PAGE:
Page 2 of 5 FirstFirst 12345 LastLast
Results 11 to 20 of 48

Thread: Stage fright

  1. #11
    V.I.P. da Sage's Avatar
    Join Date
    Jul 2006
    Location
    USA
    Posts
    2,024
    Post Thanks / Like

    Default

    Quote Originally Posted by Zorba View Post
    One of my instructors has a saying that is appropos to this kind of situation: "Fake it until you make it!". In other words, don't take it too seriously and have some fun with it!
    I need some practice faking it, then!

  2. #12
    Member
    Join Date
    Jul 2006
    Location
    New Zealand
    Posts
    414
    Post Thanks / Like

    Default

    Well, you know, there are ways and means of faking it. One method a lot of dancers seem to like is creating a dance persona and letting "her" do the dancing. One dancer I know, who is a lovely performer, takes her persona to the limit - she refers to her as "she" and speaks almost of being possessed by her. Her dance persona is younger, thinner, more beautiful and a better dancer than she is. Personally I think she doesn't do herself any favours by disassociating the genuinely engaging and skilled dancer she is from her genuine self, but if it works for her, who am I to judge?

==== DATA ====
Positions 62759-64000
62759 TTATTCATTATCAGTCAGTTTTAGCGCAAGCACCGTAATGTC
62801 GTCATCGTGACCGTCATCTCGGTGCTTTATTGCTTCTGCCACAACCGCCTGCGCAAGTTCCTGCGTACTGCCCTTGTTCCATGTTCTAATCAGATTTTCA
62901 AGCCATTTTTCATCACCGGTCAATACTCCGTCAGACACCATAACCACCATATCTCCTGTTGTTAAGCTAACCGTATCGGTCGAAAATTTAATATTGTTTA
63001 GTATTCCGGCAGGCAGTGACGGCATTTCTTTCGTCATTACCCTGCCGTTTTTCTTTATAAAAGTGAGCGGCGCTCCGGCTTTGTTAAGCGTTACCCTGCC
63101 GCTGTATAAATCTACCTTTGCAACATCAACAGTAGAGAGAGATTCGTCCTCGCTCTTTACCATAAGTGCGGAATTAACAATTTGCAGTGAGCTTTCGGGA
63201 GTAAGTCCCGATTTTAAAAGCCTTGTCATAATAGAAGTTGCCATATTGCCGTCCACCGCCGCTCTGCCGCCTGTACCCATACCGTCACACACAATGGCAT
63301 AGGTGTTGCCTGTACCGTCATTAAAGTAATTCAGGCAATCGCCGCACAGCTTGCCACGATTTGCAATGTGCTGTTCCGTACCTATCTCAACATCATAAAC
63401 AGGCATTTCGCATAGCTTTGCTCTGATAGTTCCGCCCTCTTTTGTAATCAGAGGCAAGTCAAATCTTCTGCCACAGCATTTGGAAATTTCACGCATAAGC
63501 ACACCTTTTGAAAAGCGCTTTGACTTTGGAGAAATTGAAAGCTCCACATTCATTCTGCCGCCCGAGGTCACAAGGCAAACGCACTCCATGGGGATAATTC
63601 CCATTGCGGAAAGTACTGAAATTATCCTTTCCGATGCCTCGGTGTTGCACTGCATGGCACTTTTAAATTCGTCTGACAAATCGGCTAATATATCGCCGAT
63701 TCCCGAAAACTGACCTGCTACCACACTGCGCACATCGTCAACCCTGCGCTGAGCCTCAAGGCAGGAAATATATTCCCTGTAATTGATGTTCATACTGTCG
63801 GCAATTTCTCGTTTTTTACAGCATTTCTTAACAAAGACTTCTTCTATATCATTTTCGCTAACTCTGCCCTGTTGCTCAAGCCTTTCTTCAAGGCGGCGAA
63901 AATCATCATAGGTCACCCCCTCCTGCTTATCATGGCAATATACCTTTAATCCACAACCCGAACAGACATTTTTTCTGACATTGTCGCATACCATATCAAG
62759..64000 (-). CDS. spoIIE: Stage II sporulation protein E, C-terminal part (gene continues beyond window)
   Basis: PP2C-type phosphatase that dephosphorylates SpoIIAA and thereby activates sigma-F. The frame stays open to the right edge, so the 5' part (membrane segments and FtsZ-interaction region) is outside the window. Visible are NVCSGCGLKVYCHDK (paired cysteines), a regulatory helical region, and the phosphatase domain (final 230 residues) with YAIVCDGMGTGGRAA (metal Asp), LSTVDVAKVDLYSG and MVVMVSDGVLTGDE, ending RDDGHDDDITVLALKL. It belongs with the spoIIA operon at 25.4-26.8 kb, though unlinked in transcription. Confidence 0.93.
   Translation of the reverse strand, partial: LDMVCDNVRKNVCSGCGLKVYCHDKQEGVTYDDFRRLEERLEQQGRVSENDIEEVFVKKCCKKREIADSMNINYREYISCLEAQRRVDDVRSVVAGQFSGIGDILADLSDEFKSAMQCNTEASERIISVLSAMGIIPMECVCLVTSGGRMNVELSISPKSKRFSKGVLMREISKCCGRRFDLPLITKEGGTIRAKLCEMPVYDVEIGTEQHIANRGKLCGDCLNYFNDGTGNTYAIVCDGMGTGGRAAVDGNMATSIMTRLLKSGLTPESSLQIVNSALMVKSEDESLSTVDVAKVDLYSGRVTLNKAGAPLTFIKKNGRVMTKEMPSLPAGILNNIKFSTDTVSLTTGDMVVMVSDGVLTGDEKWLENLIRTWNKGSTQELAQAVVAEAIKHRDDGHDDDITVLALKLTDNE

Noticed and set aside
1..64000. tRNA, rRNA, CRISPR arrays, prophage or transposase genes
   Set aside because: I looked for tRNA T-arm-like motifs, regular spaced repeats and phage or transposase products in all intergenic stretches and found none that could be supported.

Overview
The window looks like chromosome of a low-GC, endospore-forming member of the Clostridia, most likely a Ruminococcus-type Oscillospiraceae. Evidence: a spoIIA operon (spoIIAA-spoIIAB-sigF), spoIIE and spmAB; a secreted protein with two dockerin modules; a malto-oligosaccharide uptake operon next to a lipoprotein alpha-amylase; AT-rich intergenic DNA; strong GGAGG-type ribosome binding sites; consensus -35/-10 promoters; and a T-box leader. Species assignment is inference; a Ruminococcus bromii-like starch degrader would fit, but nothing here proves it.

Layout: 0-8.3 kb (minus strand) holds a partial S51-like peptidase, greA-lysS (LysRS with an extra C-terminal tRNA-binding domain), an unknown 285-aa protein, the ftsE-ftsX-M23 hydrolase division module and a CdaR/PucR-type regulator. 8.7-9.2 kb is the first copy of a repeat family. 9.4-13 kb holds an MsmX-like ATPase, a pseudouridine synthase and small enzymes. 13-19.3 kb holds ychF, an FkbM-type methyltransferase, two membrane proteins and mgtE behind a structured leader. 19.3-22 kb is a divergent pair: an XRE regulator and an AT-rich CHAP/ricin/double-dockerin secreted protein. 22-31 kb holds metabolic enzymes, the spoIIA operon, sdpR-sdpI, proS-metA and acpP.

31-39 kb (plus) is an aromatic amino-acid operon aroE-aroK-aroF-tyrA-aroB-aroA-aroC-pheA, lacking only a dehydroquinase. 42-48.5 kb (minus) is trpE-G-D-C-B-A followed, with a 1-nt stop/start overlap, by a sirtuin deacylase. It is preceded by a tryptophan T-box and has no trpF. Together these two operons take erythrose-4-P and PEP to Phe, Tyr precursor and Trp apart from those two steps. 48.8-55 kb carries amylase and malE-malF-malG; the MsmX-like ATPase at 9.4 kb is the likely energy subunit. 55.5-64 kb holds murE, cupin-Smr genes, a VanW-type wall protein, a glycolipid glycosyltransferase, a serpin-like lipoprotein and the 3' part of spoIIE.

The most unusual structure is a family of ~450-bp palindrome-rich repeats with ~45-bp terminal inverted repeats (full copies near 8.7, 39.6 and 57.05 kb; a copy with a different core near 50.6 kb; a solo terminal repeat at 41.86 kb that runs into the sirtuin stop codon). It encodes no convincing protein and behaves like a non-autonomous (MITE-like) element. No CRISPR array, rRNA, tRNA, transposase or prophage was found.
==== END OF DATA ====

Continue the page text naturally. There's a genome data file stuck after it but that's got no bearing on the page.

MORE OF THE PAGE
I used to do this a bit when I first started to dance. I would pretend to be the greatest dancer ever, and think about how the audience loved me so much that it wouldn't matter if I went out there and waggled my finger. But because I was a truly gracious star, I would give them what they came for, which was my very best. That really worked for me. Pretending to be someone else - another dancer I admired, for instance - helped a lot at first too. Over time, a lot of the mindsets that were created by this thinking became second nature.

    I know a lot of people decry the "pasted on smile" but I think forcing yourself to smile helps enormously. For one thing, it's impossible to feel *bad* when you are really smiling. You can fool your body into thinking you must be in a good mood. I used to have difficulty smiling for stage, so I used to pull ridiculous cheesy faces backstage before I was on. This would make me laugh to myself, resulting in a real smile. I also smile when I practice now, partly because it's training me out of that glowering concentration face, so that my default when I do a movement, should something put me off, is going to be a pleasant (hopefully) smile, not frowning or biting my lip.